In this post, I'll exploit CVE-2023-3420, a type confusion in Chrome that allows remote code execution (RCE) in the renderer sandbox of Chrome by a single visit to a malicious site.
We’ve been blogging a lot lately about different things that you can do to help improve security for your projects. You might have seen recent blogs, like this one on end-to-end supply chain security from my colleague @steiza, or this one from @15mariams about how to prevent secret leaks with GitHub Advanced Security. With today’s evolving threat landscape, it can be tough to stay on top of all the different things you need to do to keep ahead of the ever-changing threat landscape.
The sheer number of dependencies that most projects are using means that if you’re not leveraging automation to stay on top of the security risks from your dependency tree, then chances are you’re already vulnerable. While most security vulnerabilities are not malicious, they’re from accidental coding mistakes, they can still open the door for malicious actors to go after your users or their data.
GitHub provides a number of tools, which are built-in and designed to help you manage your dependency tree, including the dependency graph and dependency review. For each repository, the dependency graph shows the dependencies, dependents, ecosystems, and packages that each dependency relies on.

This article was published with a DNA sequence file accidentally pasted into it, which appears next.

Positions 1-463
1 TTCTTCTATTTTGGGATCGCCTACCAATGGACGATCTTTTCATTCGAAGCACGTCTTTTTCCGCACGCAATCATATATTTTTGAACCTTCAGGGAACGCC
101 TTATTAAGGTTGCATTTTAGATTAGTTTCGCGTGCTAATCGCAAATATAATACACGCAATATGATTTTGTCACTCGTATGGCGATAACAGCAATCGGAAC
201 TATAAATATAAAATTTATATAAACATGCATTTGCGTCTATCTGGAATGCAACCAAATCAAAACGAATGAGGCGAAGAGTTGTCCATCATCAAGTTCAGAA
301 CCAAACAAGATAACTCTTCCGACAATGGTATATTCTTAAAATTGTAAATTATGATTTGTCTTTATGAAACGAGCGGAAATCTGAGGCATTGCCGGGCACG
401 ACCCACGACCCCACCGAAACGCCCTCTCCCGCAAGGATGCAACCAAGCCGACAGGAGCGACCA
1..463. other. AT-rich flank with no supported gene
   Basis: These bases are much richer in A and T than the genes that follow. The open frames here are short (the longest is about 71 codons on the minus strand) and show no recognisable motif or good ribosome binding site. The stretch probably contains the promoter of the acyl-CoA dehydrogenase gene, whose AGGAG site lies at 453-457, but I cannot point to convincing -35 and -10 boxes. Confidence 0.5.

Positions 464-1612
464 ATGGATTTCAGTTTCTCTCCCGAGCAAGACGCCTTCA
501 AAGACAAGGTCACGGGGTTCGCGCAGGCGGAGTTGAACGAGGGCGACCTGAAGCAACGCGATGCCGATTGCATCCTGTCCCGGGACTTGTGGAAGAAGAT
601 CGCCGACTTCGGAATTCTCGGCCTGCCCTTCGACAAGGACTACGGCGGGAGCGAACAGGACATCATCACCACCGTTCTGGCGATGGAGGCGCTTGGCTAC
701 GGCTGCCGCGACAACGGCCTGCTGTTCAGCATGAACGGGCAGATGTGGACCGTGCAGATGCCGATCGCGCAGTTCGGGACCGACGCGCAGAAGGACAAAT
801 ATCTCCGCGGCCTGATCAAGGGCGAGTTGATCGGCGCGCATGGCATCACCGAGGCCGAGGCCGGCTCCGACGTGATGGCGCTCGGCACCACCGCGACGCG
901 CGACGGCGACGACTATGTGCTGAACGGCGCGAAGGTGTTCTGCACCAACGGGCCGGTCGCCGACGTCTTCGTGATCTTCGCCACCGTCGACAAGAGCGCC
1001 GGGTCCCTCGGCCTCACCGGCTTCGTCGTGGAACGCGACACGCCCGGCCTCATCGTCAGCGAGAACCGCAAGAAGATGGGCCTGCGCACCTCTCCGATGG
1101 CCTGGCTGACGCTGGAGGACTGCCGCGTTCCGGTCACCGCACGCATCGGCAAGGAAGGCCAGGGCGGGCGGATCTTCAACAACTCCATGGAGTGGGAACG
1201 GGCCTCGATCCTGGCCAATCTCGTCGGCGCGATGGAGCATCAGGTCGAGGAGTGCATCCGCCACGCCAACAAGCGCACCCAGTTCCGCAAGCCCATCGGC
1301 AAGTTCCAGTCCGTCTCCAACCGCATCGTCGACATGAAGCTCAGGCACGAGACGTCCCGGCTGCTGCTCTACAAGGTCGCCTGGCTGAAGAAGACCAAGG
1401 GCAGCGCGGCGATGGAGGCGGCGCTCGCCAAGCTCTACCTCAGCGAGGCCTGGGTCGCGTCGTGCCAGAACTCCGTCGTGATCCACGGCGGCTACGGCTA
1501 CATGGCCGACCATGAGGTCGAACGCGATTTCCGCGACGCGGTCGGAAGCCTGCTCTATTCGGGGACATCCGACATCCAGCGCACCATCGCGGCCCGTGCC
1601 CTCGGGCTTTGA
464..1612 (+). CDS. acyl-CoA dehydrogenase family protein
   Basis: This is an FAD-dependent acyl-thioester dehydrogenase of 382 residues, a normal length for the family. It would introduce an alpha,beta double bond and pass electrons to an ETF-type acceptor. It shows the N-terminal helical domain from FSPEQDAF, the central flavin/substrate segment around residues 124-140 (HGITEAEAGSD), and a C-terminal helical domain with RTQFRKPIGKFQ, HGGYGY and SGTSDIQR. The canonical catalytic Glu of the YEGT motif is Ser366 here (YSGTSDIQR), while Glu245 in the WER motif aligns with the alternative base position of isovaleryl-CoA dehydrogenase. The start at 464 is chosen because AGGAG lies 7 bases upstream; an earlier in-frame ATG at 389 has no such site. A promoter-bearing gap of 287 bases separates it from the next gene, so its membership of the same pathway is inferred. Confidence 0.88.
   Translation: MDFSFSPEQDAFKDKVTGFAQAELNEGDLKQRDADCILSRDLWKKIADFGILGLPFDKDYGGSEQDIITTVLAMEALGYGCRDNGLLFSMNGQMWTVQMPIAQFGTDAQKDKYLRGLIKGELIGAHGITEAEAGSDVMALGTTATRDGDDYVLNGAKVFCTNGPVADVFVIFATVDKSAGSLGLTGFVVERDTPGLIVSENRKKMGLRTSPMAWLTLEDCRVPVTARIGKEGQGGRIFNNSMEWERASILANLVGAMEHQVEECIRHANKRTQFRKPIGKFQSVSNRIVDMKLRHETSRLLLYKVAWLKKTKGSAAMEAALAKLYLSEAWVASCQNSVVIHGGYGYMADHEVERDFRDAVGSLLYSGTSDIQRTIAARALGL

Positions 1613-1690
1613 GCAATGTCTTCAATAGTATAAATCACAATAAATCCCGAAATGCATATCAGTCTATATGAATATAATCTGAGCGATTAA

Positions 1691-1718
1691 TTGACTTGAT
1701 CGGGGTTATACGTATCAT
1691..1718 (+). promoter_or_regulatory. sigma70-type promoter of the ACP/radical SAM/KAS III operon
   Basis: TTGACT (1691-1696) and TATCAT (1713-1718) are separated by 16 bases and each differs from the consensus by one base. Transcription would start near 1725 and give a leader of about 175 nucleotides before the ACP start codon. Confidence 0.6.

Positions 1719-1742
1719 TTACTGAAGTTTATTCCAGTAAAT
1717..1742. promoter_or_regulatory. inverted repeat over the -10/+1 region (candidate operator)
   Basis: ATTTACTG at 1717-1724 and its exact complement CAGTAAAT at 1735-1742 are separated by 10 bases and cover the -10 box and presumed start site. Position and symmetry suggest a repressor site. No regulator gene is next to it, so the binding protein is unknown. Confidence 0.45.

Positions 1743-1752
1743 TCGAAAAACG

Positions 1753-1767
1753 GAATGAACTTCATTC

Dependency review allows you to quickly understand your dependencies before you introduce them into your project. As part of a pull request, you can see what you’re introducing, changing, or removing, as well as the information about the vulnerabilities, age, license, and usage.
Dependency review gives you:
- The vulnerability information for vulnerabilities in that dependency version, along with the severity and whether a newer, fixed version exists
- The license info for each dependency
Having this instant snapshot and review of your dependencies in your project gives you the power to act, which is where Dependabot comes in. With Dependabot, not only can you catch vulnerable dependencies, but you can fix them as well. It automatically checks your dependency files for outdated requirements and opens individual pull requests for any it finds. It then notifies you and suggests fixes—enabling you to always work on the latest, most secure releases.
Dependabot alerts can be enabled on your public and private repositories. You can also customize notifications, so you only receive the alerts you want and nothing more. Additionally, you can see all of the alerts that affect a particular project in your security tab or in your dependency graph.
How do I turn on Dependabot?
- Go to GitHub.com.
- Navigate to the main page of the repository.
- Under your repository name, click Settings.
- On the left sidebar, click Code security and analysis.
- Finally, click the Enable button for Dependency graph, Dependabot alerts, and Dependabot security updates.